The Natural Garden Coach

Sunday, January 8, 2012

Davis Mountains and Indian Lodge

Davis Mountains, far west Texas
Happy New Year! Though it feels like spring here right now, I thought I'd reminisce about the winter we experienced over the holidays. We went to one of our favorite places - the Davis Mountains. They're in far west Texas, north of the towns of Marfa and Alpine, and northwest of Big Bend National Park.

Hiking trail in the Davis Mountains State Park
When we arrived, snow and "ice fog" had just started roll in, and it made for a less-than-ideal mini-hike, which we took immediately. Who knew that those conditions would hang around for most of our trip?

Indian Lodge lobby
We stayed at Indian Lodge, which is located in Davis Mountains State Park. The original part of the lodge (which we always stay in) was built in the 1930s by the Civilian Conservation Corps. The CCC was established by FDR to put many young men to work, and I learned that at that time many of Texas' state parks had just been established but there was no money to build structures. So the CCC built many of the beautiful cabins found within those state parks.
Post and beam detail in lobby of Indian Lodge
For Indian Lodge, the CCC made their own adobe bricks, cut posts from the area, and built much of the furniture that is still in use today.


Ceiling in our room
The cane used on the ceilings came from Boquillos Canyon, down Big Bend way.
Indian Lodge courtyard and snow as seen through our window (and screen!)
We were there to do some hiking, see some wildlife and for me to check out the plant life. The wildlife was a bit sparse. I guess they preferred to stay warm as I did. We didn't see the usual javelinas but did see some mule deer and a few birds (canyon wren, red-naped sapsucker, mountain chickadee, towhees and phainopepla were some of the "good" ones for you birders). And we saw many plants endemic to the area.

Cholla, Cylindropuntia sp.
The cholla is a very common cactus of the area.

Berries of the madrone tree, Arbutus sp.
There was a beautiful madrone tree in the courtyard of the Lodge. Though you can't really see it here, the berries are bumpy, and if you stretch your imagination, they can be said to resemble strawberries from whence they get a common name of "strawberry tree."

Madrone bark
Madrone trees are probably more famous for their peeling bark.

Ice/snow on Emory oak
I learned from a park ranger that most of the oak trees within the park are hybrids between the Emory oak and the gray oak. Interesting (in a geeky way).

Havard agave
Havard agave (Agave havardiana) is the common agave in the area. I saw them mostly near the bottoms of hills.

Chihuahuan Desert and Davis Mountains in the background
Why do we love this area so much? Many reasons - the wide-open skies, interesting high desert flora and fauna, friendly people. It seems the Wild West past is always simmering just beneath the present there. I have much respect for those who have been able to make a living out there.

Wildfire damage
It can be a hard place to live, and there was much evidence of that from the wildfires that terrified the people and ravaged the area this past spring. That's not fall colors in the photo, it's burnt trees.

Snow near McDonald Observatory
But we'll be back. And if I can get a little time, maybe I'll do a post about Marfa, an interesting place!

Meanwhile in the garden, though the weather is balmy I know winter is here from the winter birds: dark-eyed junco, white-throated sparrow, cedar waxwing, tons of robins, and soon to arrive ... the American goldfinches!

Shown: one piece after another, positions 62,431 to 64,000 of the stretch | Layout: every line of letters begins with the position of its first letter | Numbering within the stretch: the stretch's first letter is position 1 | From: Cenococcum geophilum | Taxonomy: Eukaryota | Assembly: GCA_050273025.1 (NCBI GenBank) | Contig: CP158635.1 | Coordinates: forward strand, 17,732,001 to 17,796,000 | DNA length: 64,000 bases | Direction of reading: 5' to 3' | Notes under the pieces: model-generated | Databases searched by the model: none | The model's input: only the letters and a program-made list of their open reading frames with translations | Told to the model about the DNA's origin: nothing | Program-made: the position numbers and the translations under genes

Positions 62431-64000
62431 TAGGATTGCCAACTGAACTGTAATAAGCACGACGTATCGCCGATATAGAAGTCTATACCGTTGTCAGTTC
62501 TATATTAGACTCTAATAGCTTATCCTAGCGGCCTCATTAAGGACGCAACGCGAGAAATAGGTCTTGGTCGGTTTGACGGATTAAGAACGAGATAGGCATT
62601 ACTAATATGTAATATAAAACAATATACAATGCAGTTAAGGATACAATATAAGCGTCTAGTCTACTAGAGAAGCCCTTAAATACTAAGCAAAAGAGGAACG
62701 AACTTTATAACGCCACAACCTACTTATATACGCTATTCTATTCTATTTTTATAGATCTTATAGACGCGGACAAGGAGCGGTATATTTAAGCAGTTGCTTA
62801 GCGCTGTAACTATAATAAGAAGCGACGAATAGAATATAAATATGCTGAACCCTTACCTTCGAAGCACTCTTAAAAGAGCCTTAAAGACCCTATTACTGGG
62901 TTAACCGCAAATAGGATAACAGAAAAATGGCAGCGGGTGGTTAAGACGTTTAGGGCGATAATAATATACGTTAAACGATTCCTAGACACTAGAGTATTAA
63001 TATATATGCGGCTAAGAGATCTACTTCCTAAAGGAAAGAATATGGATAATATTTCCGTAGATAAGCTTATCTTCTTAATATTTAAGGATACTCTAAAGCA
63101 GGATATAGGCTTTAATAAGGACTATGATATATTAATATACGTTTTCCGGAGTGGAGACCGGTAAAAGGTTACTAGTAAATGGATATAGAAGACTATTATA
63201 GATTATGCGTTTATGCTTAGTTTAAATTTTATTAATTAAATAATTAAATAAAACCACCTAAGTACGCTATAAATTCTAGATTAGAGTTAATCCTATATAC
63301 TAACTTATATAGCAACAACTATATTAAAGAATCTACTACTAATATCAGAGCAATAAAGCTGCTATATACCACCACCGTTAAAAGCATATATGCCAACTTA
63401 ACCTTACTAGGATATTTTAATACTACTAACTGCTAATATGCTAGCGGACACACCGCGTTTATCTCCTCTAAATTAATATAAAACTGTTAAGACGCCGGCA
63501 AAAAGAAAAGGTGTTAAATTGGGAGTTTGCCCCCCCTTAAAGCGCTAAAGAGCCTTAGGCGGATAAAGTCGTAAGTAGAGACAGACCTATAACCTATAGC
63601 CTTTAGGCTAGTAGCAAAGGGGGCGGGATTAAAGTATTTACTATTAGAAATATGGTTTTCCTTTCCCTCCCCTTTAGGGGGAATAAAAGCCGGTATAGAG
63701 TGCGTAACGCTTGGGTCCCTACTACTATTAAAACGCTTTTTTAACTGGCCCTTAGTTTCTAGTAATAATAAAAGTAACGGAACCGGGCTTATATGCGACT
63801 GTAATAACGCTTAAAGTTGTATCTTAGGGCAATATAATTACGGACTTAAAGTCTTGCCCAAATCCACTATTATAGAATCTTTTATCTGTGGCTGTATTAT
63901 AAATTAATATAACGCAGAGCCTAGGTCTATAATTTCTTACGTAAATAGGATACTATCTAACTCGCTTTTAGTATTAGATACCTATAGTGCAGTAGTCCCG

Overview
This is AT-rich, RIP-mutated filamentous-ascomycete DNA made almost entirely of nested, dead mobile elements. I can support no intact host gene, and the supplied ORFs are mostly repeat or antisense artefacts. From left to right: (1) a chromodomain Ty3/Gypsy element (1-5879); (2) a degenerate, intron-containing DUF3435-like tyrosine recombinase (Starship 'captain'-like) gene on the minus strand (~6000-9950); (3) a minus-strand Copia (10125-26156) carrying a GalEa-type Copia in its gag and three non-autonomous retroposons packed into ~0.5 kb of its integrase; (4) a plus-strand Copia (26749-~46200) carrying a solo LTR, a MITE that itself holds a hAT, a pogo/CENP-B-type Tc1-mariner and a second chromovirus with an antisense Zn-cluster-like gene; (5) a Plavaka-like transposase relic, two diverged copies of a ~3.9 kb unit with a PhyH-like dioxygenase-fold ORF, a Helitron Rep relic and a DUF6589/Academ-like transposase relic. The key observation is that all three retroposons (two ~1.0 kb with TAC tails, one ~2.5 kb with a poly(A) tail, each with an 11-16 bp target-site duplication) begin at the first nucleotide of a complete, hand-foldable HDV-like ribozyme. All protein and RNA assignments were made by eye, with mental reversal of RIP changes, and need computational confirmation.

This post was written by Jean McWeeney for my blog Dig, Grow, Compost, Blog. Copyright 2012. Please contact me for permission to copy, reproduce, scrape, etc.

9 comments:

  1. What a beautiful place, I can totally imagine staying there. That cabin is amazing...such great detail and craftsmanship...really makes you appreciate all the work that went into them. LOVE the Madrone...such a great plant!

    ReplyDelete
  2. What a beautiful park. I like hearing about those cabins. My New York born father spent time at a CCC camp - but not in Texas.

    ReplyDelete
  3. WHat an amazing place, the snow and the ice fog add a whole new dimension and made for some great shots. I like you showed the details inside as well as the lovely plants and landscapes outside.

    I was wondering if you might add your garden to Folia the online gardening website (it's free).

    It's a great resource for gardeners and has helped me keep on top of my 800+ plantings with photo's, notes, journals, milestones etc. They have an extensive plant wiki and a seed stash section where people can also list seeds for swapping. Here's the link to my Folia page so you can see how it works: www.myfolia.com/gardener/CDfolia/invite.

    ReplyDelete
  4. Probably the best Texas vacation our family has ever had. We went in winter and almost had the place to ourselves. You have captured Indian Lodge to perfection. I forgot its beautiful craftsmanship. Thanks for this wonderful post. David/:0)

    ReplyDelete
  5. What a beautiful place! I love the images of the cacti and and other plants in the snow. As lovely as the scenery is, though, I was really taken by the cabins. They are amazing! You just don't see craftsmanship like that anymore. Hope you had a wonderful Christmas, Jean, and are enjoying a happy New Year!

    ReplyDelete
  6. Yo! I've never been to that part of Texas. I need to go!

    ReplyDelete
  7. Beautiful images! I really need to get out to that part of Texas.

    ReplyDelete
  8. It is very beautiful. I love the snow covered plants.

    ReplyDelete
  9. Beautiful images!
    Thanks for sharing your vacation photos with us!
    Lea

    ReplyDelete

Thank you so much for visiting! I truly appreciate your visit and comments. If you ask me a question in your comment, I will answer it here.